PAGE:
The other "problem" with the Vitrifrigo is a lack of insulation around the cabinet itself, not really designed for our climate. If you can add 50mm of insulation to the outside of the actual fridge cabinet you will notice that it runs far less and uses, in our case, approximately 25-30% less power due to shorter run times.
I just bought high density polystyrene sheet insulation (blue, also comes in a pale pink colour as well) and stuck it to the outside of the fridge, virtually doubling the wall thickness of the cabinet. If you have more space around the fridge then make it thicker again.
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Reply By: sam h6 - Friday, May 03, 2013 at 07:01

Friday, May 03, 2013 at 07:01
Well the charger has no settings what so ever, it is simply a biantech brand no other names on it.

The solar control is a Juta and the instructions have such bad English that I struggle to follow them, obviously written by someone who speaks a different language. Before anyone rips me no I am not racist at all but this instruction book is poor.

There are no settings at all for battery types on the control. I have been all through this and it's driving me nuts. The standard response from supreme is the control should not be touched as they know how to set them up and we should not adjust them, i have since cranked it up to 14.6 volts as the label on the battery says max charge volts 14.7. also yesterday I was informed by one of their techs that running my fridge will flatten the battery in half hour, it should be run on gas. Believe it or not I had just spent 10 minutes explaining that I hade a vitrifrigo with a danfoss compressor!!! After getting a little frustrated and pointing out the issue again he replies " oh never heard of those before".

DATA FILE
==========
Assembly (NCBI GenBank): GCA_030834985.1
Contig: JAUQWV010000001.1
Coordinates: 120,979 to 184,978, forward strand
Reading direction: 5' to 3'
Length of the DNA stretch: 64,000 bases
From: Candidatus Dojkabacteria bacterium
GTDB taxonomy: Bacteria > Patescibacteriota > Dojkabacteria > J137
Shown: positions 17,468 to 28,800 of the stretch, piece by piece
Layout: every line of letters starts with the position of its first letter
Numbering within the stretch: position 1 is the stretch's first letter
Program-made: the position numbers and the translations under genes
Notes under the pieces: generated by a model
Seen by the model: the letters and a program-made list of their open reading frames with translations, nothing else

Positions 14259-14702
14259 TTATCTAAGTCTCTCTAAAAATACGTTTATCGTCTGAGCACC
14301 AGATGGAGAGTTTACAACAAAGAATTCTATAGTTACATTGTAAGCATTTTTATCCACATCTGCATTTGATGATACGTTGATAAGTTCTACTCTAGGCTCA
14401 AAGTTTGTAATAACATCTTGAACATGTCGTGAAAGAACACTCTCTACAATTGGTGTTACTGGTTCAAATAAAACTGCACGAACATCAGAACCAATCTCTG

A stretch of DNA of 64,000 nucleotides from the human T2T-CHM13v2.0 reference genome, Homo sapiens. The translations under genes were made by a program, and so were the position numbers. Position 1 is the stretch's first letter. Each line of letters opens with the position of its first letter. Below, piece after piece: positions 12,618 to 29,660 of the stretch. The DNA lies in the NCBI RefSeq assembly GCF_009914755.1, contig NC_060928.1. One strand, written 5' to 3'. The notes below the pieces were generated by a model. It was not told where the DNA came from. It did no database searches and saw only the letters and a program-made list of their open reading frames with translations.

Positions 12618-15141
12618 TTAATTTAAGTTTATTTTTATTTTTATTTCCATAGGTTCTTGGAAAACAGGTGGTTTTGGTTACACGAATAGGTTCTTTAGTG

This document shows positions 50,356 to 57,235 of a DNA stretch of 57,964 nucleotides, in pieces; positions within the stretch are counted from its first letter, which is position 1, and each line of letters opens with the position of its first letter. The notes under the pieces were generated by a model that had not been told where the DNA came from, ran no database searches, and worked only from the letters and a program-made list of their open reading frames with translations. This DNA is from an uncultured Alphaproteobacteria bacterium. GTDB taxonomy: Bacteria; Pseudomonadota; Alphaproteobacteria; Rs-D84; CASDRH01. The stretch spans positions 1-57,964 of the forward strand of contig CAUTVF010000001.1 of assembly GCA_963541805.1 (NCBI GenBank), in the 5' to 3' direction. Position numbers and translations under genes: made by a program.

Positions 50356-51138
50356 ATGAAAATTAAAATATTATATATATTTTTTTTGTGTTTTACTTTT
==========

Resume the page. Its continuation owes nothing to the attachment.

The other issue is they only run 6 mm2 wire throughout the whole system and 8 mm, not b&s just mm, to the charge plug for the vehicle. I am not a qualified auto elec but the industry I work in involves a fair bit of it and I nearly had a heart attach when I took a close look at the wiring.
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Follow Up By: ChrisK - Friday, May 03, 2013 at 12:36

Friday, May 03, 2013 at 12:36
Sam,